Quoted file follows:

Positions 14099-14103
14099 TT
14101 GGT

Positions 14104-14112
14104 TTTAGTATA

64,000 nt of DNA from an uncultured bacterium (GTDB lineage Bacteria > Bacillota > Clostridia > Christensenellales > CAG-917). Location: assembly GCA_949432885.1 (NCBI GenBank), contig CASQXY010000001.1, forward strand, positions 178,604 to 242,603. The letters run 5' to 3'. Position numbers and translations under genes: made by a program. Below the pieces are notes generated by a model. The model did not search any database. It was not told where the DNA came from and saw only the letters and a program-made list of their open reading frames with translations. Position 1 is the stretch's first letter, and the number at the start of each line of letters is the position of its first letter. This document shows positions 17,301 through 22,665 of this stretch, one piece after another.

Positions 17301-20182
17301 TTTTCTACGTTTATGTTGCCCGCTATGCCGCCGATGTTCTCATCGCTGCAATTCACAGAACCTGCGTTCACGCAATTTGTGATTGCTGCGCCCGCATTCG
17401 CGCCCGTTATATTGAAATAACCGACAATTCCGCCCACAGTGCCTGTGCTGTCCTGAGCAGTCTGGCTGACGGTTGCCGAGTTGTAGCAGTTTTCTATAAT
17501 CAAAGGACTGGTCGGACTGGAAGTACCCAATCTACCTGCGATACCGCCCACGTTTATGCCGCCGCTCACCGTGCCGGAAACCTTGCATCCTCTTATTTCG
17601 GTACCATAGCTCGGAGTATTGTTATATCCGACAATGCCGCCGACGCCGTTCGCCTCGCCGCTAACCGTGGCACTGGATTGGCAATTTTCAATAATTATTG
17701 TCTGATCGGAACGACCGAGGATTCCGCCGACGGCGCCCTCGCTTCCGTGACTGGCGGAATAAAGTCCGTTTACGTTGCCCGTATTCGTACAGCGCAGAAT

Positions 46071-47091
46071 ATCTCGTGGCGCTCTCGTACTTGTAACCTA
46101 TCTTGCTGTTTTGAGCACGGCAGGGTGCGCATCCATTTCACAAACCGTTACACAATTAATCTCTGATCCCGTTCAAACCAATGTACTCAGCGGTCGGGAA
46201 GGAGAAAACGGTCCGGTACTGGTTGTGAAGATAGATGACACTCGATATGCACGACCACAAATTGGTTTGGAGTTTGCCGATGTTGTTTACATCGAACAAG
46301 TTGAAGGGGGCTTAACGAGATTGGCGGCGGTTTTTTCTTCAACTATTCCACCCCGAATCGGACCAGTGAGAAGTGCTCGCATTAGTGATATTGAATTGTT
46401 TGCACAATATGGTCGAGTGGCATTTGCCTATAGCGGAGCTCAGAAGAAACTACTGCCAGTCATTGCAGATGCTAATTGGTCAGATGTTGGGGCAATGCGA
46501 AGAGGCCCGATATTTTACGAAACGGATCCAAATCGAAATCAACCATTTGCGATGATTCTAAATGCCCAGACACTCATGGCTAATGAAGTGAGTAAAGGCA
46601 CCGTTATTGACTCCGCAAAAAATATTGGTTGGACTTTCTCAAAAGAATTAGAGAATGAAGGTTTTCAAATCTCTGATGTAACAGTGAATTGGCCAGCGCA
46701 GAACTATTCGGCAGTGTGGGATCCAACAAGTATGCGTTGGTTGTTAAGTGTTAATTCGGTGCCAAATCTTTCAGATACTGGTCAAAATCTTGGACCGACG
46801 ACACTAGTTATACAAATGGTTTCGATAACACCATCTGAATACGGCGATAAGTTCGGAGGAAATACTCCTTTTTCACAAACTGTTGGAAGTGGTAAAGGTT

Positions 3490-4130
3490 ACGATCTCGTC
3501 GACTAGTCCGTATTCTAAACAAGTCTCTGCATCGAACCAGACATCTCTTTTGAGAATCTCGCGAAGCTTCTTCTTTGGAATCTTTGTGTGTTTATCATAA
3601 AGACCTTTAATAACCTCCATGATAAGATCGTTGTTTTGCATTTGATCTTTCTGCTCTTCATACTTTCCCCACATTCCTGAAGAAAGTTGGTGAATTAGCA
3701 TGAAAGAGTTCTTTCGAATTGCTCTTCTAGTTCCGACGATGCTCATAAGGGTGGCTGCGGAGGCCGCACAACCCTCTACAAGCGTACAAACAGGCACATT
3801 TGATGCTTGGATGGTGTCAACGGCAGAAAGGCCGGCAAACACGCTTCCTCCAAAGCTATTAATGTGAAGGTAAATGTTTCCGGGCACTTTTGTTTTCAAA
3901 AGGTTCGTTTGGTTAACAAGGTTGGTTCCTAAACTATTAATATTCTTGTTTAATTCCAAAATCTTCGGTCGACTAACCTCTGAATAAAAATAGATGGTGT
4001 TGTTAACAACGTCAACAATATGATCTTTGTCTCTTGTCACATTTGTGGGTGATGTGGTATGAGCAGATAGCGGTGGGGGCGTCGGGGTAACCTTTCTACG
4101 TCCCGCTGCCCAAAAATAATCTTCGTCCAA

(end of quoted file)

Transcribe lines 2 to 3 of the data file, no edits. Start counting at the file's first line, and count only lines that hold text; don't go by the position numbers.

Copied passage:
14099 TT
14101 GGT